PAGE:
The whole game, therefore, feels a bit gauzy and distant, reminiscent of Ebb and Flow of the Tide or The Guardian. There’s something intriguing and pleasurable about it, and I enjoyed seeing the experiment in IF world model, but it wasn’t a very intense or compelling experience. I am likely to remember Pacian’s other work longer.
The Pulse Pounding, Heart Stopping Game Jam was a weekend-long game jam for dating sims, producing over 80 works, many in Twine, about dating or relationship situations.
Among the entries (and obviously, with 80+, I didn’t get to try nearly all of them):
Porpentine’s “UNTIL OUR ALIEN HEARTS BEAT AS ONE” is a two-player Twine game about communicating through symbol and image.
Christine Love’s “Magical Maiden Madison” (shown) is an interactive texting conversation about a Magical Maiden’s evening adventures (which I know maybe just barely enough tropes to understand).
Mattie Brice’s “Blink” tells the story of dates that go wrong, over and over, in several different ways. If there’s a way to make things go right, I never found it. Possibly that’s the point. Possibly I’m just bad at these sorts of dates.
Joseph Miller’s “Dating Folksims” is a series of rules for live-action games to be played around the idea of dating faux pas and successes.
Mike Joffe’s “Benthic Love” explores the dating options of a young male anglerfish. It is surprisingly touching and also contains a surprising number of biology facts.
Elizabeth Sampat and Loren Hernandez’s “How to Be Happy” is a rather grim metaphorical puzzle game in which you can try to find other blocks to fit with your own, but are likely to fail, sooner or later, in keeping them with you.
Leon Arnott’s “Dining Table” is a creepy story about the dating lives of dolls. The end is, I think, a little overexplained, but the premise is genuinely disturbing; my main complaint is that I might have liked to see more of the story told interactively rather than through straight exposition.
Valentine’s “Greek Mythology PPHSJam game” is a Ren’Py piece that lets you cavort with various gods, though I’ve yet to find an outcome that was really positive for me. Hermes became my dating wingman, though, which has got to be worth something.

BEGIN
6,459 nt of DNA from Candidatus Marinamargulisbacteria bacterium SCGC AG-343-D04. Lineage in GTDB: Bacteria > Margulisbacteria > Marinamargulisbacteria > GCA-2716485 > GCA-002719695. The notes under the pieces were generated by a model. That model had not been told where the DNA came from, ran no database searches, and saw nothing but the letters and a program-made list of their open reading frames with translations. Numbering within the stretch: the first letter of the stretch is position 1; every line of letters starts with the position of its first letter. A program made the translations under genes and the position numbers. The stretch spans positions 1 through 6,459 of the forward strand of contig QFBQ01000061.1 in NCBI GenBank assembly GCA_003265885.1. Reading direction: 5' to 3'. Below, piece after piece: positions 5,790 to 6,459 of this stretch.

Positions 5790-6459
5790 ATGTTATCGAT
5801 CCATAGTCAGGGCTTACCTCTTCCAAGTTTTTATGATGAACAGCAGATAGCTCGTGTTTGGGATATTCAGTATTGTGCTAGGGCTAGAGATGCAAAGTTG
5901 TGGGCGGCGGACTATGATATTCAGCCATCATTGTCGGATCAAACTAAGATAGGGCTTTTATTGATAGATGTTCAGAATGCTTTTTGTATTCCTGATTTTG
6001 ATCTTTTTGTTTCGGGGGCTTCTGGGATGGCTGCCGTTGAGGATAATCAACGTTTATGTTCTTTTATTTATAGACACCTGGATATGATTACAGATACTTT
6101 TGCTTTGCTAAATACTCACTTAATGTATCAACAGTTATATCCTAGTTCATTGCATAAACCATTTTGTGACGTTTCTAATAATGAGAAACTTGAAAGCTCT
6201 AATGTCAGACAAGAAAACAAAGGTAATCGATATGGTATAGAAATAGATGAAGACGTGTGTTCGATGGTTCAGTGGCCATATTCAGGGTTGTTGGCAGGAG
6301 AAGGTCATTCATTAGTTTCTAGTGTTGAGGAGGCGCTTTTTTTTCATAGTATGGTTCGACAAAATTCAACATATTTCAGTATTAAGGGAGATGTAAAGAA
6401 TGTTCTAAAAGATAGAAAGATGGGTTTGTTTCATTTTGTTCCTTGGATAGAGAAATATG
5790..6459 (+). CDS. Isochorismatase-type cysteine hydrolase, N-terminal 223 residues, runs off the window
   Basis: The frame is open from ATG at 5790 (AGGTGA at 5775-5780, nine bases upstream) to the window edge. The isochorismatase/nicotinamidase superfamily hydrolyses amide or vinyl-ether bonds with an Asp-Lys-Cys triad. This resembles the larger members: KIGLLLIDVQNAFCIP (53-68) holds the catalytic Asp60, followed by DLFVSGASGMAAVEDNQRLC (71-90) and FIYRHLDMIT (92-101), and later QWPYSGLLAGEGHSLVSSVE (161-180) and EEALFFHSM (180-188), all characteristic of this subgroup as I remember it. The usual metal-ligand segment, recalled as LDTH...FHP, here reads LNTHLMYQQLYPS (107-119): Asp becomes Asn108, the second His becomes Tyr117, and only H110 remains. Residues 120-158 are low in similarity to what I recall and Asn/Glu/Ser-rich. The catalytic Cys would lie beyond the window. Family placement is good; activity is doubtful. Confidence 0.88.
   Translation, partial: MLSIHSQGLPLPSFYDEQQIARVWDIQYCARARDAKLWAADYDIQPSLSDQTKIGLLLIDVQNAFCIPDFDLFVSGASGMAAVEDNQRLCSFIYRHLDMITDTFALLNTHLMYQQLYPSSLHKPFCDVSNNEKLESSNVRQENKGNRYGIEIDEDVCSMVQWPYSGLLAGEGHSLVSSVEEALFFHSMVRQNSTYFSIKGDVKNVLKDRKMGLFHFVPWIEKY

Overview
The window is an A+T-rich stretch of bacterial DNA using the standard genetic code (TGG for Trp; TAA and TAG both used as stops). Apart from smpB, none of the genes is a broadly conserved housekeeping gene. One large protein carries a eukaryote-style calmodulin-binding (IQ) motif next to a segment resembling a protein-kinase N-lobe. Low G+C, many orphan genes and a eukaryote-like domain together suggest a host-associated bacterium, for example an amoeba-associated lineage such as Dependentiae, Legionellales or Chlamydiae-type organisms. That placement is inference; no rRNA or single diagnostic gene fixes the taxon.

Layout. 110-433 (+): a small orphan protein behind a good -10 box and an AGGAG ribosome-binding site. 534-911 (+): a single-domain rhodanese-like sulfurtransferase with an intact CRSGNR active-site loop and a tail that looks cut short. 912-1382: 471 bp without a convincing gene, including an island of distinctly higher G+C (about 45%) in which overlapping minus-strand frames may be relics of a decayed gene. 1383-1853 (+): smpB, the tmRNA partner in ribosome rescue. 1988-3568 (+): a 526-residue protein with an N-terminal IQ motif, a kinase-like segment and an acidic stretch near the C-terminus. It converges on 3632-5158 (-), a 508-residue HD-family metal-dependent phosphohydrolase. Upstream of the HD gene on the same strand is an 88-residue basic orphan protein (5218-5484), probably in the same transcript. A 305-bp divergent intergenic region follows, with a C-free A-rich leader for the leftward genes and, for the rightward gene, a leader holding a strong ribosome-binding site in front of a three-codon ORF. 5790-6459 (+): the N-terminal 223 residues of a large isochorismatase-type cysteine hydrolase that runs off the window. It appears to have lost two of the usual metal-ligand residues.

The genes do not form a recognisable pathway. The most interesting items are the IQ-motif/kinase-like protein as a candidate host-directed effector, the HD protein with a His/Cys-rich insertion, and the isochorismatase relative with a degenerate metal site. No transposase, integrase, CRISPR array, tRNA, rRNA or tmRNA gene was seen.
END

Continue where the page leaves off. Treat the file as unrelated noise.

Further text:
wattomatic’s “Life on Hold” is a Depression-Quest-like exploration of a relationship in a messed up holding pattern, where the more options you get, the less you seem to be able to change anything really important about the protagonist’s lifestyle.
Leigh Alexander has also written about the PPHSJAM here, with notes about some of the games that I didn’t cover myself.
Dominique Pamplemousse in “It’s All Over Once the Fat Lady Sings” (IFDB page) is a new claymation musical adventure by Deirdra Kiai. It’s compact (1-2 hours, rather than 12+) and the puzzles are on the easy side. Some people might find these features to be drawbacks, but considering the limits on my gaming time these days, I appreciated getting my story delivered at a good clip. And it’s a pretty entertaining mystery, with enough twists for a noir short story; people aren’t exactly what they seem, a point that starts with the gender-ambiguous protagonist but eventually comes to apply to just about everyone you meet.
I was also fine with the fact that the puzzles mostly made sense and weren’t too maddening to work out. Many of them boil down to legwork — get a lead, figure out where to go next in order to pursue it — with just a handful of more complex or physical interactions, most pretty clearly clued.
A few slightly-more-spoilery thoughts follow the break.